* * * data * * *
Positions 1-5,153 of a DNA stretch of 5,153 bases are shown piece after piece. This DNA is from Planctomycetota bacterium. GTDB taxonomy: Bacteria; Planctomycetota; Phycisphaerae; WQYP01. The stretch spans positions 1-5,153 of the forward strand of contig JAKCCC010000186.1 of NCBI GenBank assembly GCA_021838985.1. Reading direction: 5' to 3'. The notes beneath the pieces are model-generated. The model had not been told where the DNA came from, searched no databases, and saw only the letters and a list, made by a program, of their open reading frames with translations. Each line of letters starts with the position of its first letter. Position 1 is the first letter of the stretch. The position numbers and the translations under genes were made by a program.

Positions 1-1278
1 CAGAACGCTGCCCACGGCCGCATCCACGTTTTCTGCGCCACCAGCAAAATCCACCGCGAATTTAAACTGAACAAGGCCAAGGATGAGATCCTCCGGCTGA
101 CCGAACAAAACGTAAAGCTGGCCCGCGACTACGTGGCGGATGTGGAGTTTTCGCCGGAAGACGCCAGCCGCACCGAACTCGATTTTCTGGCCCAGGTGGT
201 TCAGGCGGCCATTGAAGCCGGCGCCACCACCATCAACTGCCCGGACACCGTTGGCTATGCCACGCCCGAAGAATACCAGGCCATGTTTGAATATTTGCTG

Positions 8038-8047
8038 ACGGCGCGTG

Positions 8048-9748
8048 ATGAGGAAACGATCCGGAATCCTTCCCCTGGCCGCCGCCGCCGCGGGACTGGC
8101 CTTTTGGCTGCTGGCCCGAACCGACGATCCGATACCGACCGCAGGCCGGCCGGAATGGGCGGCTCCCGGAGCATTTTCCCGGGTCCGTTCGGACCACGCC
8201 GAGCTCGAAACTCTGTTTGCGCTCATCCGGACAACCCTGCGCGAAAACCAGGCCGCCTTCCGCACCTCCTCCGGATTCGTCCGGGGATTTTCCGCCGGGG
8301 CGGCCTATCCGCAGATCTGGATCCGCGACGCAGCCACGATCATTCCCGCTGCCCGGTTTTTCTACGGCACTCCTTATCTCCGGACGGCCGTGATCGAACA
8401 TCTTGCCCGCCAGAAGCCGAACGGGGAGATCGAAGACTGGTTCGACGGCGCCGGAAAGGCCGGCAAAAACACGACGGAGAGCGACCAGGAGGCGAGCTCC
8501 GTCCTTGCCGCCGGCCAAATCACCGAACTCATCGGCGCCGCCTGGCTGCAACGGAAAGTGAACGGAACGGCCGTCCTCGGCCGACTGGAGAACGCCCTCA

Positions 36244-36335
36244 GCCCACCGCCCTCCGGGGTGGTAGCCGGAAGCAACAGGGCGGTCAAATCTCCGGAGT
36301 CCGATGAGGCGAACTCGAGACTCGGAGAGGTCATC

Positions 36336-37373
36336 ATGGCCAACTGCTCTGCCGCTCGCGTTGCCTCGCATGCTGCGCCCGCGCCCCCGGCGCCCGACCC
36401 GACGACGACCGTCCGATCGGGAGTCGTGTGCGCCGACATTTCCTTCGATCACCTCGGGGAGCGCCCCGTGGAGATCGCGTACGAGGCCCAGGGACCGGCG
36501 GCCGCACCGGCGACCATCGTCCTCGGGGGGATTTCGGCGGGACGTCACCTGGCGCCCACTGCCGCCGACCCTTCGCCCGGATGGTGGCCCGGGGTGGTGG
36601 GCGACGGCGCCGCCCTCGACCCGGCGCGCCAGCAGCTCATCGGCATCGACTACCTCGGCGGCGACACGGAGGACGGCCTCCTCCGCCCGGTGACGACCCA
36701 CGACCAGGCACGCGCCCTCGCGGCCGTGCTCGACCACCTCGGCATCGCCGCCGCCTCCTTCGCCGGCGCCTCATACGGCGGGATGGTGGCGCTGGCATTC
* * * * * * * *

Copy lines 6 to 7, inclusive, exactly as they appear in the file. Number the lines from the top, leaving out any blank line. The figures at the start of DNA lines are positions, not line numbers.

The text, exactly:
Positions 8038-8047
8038 ACGGCGCGTG